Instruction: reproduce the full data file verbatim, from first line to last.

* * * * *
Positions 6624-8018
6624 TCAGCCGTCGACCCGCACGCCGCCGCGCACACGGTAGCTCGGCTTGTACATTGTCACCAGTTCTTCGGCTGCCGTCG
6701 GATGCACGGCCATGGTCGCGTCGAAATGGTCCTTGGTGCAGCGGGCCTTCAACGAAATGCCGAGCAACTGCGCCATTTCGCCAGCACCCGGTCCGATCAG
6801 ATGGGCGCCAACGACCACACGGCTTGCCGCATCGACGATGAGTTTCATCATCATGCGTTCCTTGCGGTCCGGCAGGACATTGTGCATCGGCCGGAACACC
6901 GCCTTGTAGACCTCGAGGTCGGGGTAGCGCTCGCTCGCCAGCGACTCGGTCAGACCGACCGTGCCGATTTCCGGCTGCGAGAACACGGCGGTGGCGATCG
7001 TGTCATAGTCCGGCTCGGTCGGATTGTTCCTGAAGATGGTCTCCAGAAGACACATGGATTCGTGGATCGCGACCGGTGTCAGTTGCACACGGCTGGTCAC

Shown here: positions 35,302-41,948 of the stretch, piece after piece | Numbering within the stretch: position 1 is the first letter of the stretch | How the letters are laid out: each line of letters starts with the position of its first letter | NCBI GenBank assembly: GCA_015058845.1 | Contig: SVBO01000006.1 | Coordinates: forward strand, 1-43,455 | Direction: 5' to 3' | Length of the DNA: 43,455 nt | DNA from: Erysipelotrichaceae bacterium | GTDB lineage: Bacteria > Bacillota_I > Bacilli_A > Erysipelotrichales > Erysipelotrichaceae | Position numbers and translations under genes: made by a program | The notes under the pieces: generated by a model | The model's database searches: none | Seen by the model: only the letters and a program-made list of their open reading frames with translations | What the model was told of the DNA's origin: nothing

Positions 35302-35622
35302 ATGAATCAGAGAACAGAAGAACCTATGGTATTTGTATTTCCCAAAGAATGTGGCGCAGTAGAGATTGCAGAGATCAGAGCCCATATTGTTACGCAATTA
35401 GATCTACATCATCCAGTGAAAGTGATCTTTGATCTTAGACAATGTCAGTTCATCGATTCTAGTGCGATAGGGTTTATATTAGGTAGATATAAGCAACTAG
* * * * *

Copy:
Positions 6624-8018
6624 TCAGCCGTCGACCCGCACGCCGCCGCGCACACGGTAGCTCGGCTTGTACATTGTCACCAGTTCTTCGGCTGCCGTCG
6701 GATGCACGGCCATGGTCGCGTCGAAATGGTCCTTGGTGCAGCGGGCCTTCAACGAAATGCCGAGCAACTGCGCCATTTCGCCAGCACCCGGTCCGATCAG
6801 ATGGGCGCCAACGACCACACGGCTTGCCGCATCGACGATGAGTTTCATCATCATGCGTTCCTTGCGGTCCGGCAGGACATTGTGCATCGGCCGGAACACC
6901 GCCTTGTAGACCTCGAGGTCGGGGTAGCGCTCGCTCGCCAGCGACTCGGTCAGACCGACCGTGCCGATTTCCGGCTGCGAGAACACGGCGGTGGCGATCG
7001 TGTCATAGTCCGGCTCGGTCGGATTGTTCCTGAAGATGGTCTCCAGAAGACACATGGATTCGTGGATCGCGACCGGTGTCAGTTGCACACGGCTGGTCAC

Shown here: positions 35,302-41,948 of the stretch, piece after piece | Numbering within the stretch: position 1 is the first letter of the stretch | How the letters are laid out: each line of letters starts with the position of its first letter | NCBI GenBank assembly: GCA_015058845.1 | Contig: SVBO01000006.1 | Coordinates: forward strand, 1-43,455 | Direction: 5' to 3' | Length of the DNA: 43,455 nt | DNA from: Erysipelotrichaceae bacterium | GTDB lineage: Bacteria > Bacillota_I > Bacilli_A > Erysipelotrichales > Erysipelotrichaceae | Position numbers and translations under genes: made by a program | The notes under the pieces: generated by a model | The model's database searches: none | Seen by the model: only the letters and a program-made list of their open reading frames with translations | What the model was told of the DNA's origin: nothing

Positions 35302-35622
35302 ATGAATCAGAGAACAGAAGAACCTATGGTATTTGTATTTCCCAAAGAATGTGGCGCAGTAGAGATTGCAGAGATCAGAGCCCATATTGTTACGCAATTA
35401 GATCTACATCATCCAGTGAAAGTGATCTTTGATCTTAGACAATGTCAGTTCATCGATTCTAGTGCGATAGGGTTTATATTAGGTAGATATAAGCAACTAG